What do we do when our things break or develop a fault? We fix them of course!
From cars and bikes to appliances and iPhones, nothing is unfixable! So say no to new and find out how to fix your broken things yourself. As well as saving money, time and effort, you’ll also be doing your bit for the environment too.
Of course, we weren’t going to leave you to work it out on your own! We’ve put together a complete guide to fixing appliances, phones, cars, clothing and more with all the resources you need.
Now you have absolutely no excuse not to give a fix a go!
If you know anything about eSpares, you’ll know we’re all about fixing, and appliances are our forte! Fridges, dishwashers, tumble dryers, ovens – you name it, we help you fix it. On our Advice Centre, we have over 600 YouTube tutorials that provide step-by-step advice from the experts on diagnosing, fixing and maintaining all your household appliances. We also have all the spares and accessories you need to complete your fix on our website. Check it out and join our online social community to meet other like-minded fixers like you!
If you’re an avid bike rider but are struggling with punctures, loose chains or rusty brakes, don’t buy new, fix your beloved bike and have many more memorable rides together! Here are some organisations that might be able to help you.
There are plenty of bike DIY Fix-It Stations around the country with passionate bike riders willing to share their skills. Places such as Bikeworks, The Bristol Bike Project and the London Bike Kitchen, hold regular sessions or you can drop in for some advice!
You can even take an online bike maintenance course at the Open University which will teach you everything you need to know about bike fixing and maintenance.
If your child is a bike lover, why not teach them early! diy.org is an online community for kids to learn new skills! It has a great section with easy-to-follow videos explaining the basics of bike fixing.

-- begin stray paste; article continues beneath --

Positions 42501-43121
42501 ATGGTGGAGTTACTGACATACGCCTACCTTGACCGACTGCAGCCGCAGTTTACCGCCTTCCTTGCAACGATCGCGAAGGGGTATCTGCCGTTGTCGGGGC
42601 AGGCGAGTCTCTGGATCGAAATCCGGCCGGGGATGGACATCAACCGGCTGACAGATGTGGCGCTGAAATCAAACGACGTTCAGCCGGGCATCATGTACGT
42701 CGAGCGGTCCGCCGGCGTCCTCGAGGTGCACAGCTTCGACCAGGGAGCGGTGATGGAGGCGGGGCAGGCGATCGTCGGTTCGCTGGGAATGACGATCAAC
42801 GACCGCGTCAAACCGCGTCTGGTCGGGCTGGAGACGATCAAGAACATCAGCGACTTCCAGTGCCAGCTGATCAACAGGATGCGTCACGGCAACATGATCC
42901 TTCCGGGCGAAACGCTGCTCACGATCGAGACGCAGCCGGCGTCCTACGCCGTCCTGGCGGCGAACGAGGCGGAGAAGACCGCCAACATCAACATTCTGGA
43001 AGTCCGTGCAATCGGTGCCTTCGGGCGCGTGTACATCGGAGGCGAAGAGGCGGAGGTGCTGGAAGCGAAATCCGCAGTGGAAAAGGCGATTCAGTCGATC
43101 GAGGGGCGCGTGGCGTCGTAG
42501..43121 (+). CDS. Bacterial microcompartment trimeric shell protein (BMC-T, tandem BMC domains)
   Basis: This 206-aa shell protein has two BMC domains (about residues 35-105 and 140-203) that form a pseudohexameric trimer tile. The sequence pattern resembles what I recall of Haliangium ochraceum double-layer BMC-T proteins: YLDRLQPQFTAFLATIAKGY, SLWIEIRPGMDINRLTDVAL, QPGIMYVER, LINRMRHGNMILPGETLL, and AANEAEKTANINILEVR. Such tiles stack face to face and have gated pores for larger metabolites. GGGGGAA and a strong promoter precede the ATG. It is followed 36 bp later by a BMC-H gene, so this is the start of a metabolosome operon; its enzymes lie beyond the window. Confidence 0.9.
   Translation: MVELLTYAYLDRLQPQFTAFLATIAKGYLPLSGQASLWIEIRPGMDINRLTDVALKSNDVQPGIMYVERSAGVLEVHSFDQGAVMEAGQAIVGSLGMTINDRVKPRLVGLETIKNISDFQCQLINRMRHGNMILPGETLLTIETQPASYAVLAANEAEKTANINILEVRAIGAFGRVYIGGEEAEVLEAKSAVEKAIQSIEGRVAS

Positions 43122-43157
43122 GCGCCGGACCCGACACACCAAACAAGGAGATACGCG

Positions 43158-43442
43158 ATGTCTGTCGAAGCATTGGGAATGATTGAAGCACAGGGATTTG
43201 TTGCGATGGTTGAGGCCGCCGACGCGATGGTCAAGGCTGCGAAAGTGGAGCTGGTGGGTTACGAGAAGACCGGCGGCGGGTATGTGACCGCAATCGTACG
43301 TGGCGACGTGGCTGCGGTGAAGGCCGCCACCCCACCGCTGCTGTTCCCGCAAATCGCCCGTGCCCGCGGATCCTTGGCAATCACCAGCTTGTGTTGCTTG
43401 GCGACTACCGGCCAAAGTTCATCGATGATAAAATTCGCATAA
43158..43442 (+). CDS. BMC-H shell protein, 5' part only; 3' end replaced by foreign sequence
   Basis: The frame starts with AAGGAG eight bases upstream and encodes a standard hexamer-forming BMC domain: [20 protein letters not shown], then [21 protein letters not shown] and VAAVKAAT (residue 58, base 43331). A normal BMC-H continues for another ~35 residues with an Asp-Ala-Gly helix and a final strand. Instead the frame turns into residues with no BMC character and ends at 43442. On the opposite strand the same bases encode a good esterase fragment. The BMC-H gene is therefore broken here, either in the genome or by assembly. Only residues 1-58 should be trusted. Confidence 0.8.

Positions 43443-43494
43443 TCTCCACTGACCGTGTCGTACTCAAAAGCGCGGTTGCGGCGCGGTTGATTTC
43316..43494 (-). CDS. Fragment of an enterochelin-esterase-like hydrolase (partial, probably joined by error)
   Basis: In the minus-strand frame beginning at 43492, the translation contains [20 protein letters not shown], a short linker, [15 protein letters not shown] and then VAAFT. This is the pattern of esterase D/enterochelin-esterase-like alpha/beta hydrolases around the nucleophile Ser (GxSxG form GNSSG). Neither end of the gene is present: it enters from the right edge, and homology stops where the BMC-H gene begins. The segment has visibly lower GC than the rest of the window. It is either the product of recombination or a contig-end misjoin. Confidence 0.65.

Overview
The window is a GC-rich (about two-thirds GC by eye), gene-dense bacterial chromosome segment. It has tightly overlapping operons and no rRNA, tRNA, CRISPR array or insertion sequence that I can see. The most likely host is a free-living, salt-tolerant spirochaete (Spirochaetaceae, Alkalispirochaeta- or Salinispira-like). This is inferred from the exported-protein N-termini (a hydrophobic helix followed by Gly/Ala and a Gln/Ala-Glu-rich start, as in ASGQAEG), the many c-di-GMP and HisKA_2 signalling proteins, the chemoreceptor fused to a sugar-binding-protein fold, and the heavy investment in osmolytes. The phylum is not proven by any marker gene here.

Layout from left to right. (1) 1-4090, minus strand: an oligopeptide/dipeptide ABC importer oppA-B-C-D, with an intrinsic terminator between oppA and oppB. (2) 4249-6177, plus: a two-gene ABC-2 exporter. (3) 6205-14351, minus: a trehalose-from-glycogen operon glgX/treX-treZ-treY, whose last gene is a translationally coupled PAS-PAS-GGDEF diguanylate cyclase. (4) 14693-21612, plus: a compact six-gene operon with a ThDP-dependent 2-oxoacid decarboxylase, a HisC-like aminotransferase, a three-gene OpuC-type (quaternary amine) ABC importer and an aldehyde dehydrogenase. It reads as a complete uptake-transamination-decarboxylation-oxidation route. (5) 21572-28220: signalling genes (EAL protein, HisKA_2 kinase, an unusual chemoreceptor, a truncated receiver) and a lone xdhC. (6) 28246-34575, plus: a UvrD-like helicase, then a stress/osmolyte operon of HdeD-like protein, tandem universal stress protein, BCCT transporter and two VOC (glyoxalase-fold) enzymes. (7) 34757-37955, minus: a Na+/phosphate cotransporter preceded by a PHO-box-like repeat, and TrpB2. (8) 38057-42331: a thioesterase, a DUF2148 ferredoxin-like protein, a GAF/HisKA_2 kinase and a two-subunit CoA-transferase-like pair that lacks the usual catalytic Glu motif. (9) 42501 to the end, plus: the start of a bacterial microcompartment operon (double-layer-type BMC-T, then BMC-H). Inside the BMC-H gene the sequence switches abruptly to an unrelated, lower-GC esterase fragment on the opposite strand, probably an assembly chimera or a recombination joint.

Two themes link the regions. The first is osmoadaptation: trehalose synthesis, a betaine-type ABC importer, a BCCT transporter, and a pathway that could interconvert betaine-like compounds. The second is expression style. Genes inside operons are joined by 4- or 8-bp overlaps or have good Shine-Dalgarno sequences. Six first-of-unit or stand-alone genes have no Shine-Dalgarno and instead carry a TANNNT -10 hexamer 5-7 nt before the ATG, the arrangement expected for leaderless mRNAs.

There’s nothing more annoying than a hefty bill for a car repair! Although some fixes do require a professional, there are plenty you can learn to do yourself.
Cars.com provides some expert advice and guidance on everything from changing oil to replacing headlight lamps. They have step-by-step videos that break down repairs and help you save heaps of money. Simply select your make and model and choose from a selection of faults and repairs.
doityourself.com also has some great videos showing you how to complete common repairs yourself. It even has some helpful tips on things such as how to avoid getting scammed at garages and installing your new car radio.
Reed, the recruitment agency also provides an online DIY Car Maintenance course allowing you to learn all the basics of car repair and gain a heap of new skills.
Discovered your favourite top has a hole in it just before you’re about to wear it or your beloved jeans have started to wear? Don’t throw them away, fix them instead!
Love Your Clothes is a great website with tips on all things clothing! It has some great videos with advice on how to care for your clothes, fix broken zips, mend hems, repair ripped pockets and a whole lot more.
If some items really have past their best or they no longer fit, give them to your local charity shop or pop them in a clothing recycling bin. Find your local one here.
iFixit is an extremely handy website that gives you a step by step guide to fixing your phone, tablet, Mac, games console, camera, and even your car! Simply select your model, choose from the options of faults and give your fix a go! Fixes are rated from easy, moderate and hard and you can even purchase kits that will provide all you need to complete the repair.
The Restart Project holds virtual repair parties up and down the country to help people learn to fix their devices or appliances. Simply have your broken items to hand and they will help you fix it or provide advice and guidance on how to do this.
If you’ve given it your best shot and your items truly are unfixable, be sure to dispose of them responsibly. Appliances and electricals that are sent to landfill can have a huge impact on the environment. Here are some ways we can make use of broken electricals that can prevent them from going to landfill.
There are also plenty of alternatives to buying new items too! Consider buying items second hand from charity shops or online sellers. This will not only help to protect the environment but help out your community too! And, to make sure you’re getting a good deal, we’ve put together a guide to purchasing second-hand items.